The interaction between the two EF-hands, EF3 and EF4, in the C-terminal domain of vertebrate calmodulin is addressed using an EF-hand phage display library. Significant specificity is observed in the presence of Ca(2+), as EF3-EF4 heterodimers are favored over EF3-EF3 and EF4-EF4 homodimers. Primarily EF4-type (and not EF3-type) amino acids are selected when an EF3 peptide is used as the target and vice versa. The results show that this specificity is promoted by several factors. There are three positions, corresponding to Phe89, Ala102, and Leu105, that are strongly selected as EF3-type hydrophobic residues with an EF4 target. When EF3 is the target peptide, EF4-type residues, Ile125, Tyr138 and Phe141, are selected. Remarkably, this subset consists of the same three residue positions in EF3 or EF4 and seems to be involved in specifying the heterodimer preference in both cases. In addition, electrostatic repulsion between the acidic monomers in an EF4 homodimer may further influence the preferred stability of heterodimers. This hypothesis is based on the observation that positively charged residues are strongly selected at four positions when EF4 is the target. A survey of EF-hand pairs suggests that charge separation is a common way to achieve efficient attraction of Ca(2+) without causing electrostatic repulsion between the subdomains. No significant specificity of binding is observed in the ion free state or in the presence of magnesium as no sequence is preferentially selected. The residues at the interface between the two EF-hands are thus highly optimized for the Ca(2+) bound state. At some residue positions, EF3-type amino acids are chosen with EF3-target in the presence of Ca(2+). These residues are not involved in the preference for heterodimer over homodimer formation, but represent key positions to mutate in the intact domain to stabilize its Ca(2+)-bound state.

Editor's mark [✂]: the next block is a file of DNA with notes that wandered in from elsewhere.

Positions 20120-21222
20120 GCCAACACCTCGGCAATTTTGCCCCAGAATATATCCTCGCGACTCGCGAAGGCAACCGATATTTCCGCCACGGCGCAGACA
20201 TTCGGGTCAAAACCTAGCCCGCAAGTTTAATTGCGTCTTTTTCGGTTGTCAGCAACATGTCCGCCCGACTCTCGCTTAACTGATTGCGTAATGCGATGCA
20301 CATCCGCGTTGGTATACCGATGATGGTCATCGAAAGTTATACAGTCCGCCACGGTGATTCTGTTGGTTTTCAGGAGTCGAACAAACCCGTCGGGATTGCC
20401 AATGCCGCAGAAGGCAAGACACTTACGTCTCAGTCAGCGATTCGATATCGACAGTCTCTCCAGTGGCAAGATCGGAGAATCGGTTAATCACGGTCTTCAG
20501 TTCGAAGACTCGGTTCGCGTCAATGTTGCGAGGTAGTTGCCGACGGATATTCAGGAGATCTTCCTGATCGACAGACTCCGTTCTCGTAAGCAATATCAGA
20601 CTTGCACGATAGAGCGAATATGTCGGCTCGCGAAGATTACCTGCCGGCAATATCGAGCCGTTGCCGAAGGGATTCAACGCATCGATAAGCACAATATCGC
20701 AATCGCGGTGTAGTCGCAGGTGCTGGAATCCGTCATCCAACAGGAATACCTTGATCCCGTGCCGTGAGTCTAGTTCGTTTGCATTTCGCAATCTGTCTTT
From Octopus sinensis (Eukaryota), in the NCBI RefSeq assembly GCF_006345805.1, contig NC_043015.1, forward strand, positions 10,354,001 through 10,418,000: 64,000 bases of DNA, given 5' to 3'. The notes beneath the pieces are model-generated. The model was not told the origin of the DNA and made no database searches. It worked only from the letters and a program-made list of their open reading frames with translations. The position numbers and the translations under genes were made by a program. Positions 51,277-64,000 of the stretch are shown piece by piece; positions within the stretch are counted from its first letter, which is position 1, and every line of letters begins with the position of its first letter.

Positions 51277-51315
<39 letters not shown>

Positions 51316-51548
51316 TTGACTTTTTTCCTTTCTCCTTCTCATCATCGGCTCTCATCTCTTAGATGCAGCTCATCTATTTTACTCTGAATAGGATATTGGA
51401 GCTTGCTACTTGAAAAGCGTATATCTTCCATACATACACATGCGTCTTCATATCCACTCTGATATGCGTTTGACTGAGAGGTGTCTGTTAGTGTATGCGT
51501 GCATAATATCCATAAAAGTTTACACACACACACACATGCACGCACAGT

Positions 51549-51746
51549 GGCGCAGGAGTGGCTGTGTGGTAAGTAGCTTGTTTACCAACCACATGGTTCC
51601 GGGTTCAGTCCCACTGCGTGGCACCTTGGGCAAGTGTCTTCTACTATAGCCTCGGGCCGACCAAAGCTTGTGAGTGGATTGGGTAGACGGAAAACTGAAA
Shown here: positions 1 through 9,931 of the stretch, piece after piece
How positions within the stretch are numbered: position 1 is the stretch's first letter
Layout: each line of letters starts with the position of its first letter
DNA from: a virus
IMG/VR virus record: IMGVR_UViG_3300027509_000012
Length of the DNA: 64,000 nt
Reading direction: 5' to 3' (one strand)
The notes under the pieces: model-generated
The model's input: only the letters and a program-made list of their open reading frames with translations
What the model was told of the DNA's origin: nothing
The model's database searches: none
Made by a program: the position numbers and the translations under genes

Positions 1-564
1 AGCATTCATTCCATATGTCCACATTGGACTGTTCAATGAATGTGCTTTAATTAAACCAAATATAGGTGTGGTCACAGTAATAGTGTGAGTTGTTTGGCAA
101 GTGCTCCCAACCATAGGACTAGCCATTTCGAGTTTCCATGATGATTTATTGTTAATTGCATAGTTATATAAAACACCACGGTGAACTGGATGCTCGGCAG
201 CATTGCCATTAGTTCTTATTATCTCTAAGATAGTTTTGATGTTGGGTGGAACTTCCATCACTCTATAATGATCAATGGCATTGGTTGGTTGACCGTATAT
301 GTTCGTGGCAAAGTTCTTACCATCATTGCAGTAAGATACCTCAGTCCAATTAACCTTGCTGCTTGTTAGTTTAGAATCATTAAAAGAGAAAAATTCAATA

Copyright 1998 Academic Press.